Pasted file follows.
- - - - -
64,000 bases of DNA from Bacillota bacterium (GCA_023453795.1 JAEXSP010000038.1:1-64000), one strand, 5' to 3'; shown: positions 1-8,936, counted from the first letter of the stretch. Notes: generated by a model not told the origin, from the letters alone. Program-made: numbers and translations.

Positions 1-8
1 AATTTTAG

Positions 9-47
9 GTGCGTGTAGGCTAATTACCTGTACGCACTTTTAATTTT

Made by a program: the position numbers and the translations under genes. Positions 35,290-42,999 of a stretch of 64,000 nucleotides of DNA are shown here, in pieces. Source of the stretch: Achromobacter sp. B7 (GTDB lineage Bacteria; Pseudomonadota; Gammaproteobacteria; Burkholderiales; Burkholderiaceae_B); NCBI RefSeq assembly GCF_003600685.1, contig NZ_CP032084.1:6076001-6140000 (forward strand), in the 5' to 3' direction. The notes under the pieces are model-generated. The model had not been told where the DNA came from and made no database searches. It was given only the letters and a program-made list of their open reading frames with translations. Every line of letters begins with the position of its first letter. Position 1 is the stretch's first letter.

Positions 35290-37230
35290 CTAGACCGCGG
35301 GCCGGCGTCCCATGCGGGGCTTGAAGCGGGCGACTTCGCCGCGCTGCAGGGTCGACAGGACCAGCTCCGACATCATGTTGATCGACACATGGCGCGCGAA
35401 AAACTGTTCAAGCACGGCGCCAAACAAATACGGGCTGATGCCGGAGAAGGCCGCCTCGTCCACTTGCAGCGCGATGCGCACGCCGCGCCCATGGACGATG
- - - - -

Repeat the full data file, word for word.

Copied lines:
64,000 bases of DNA from Bacillota bacterium (GCA_023453795.1 JAEXSP010000038.1:1-64000), one strand, 5' to 3'; shown: positions 1-8,936, counted from the first letter of the stretch. Notes: generated by a model not told the origin, from the letters alone. Program-made: numbers and translations.

Positions 1-8
1 AATTTTAG

Positions 9-47
9 GTGCGTGTAGGCTAATTACCTGTACGCACTTTTAATTTT

Made by a program: the position numbers and the translations under genes. Positions 35,290-42,999 of a stretch of 64,000 nucleotides of DNA are shown here, in pieces. Source of the stretch: Achromobacter sp. B7 (GTDB lineage Bacteria; Pseudomonadota; Gammaproteobacteria; Burkholderiales; Burkholderiaceae_B); NCBI RefSeq assembly GCF_003600685.1, contig NZ_CP032084.1:6076001-6140000 (forward strand), in the 5' to 3' direction. The notes under the pieces are model-generated. The model had not been told where the DNA came from and made no database searches. It was given only the letters and a program-made list of their open reading frames with translations. Every line of letters begins with the position of its first letter. Position 1 is the stretch's first letter.

Positions 35290-37230
35290 CTAGACCGCGG
35301 GCCGGCGTCCCATGCGGGGCTTGAAGCGGGCGACTTCGCCGCGCTGCAGGGTCGACAGGACCAGCTCCGACATCATGTTGATCGACACATGGCGCGCGAA
35401 AAACTGTTCAAGCACGGCGCCAAACAAATACGGGCTGATGCCGGAGAAGGCCGCCTCGTCCACTTGCAGCGCGATGCGCACGCCGCGCCCATGGACGATG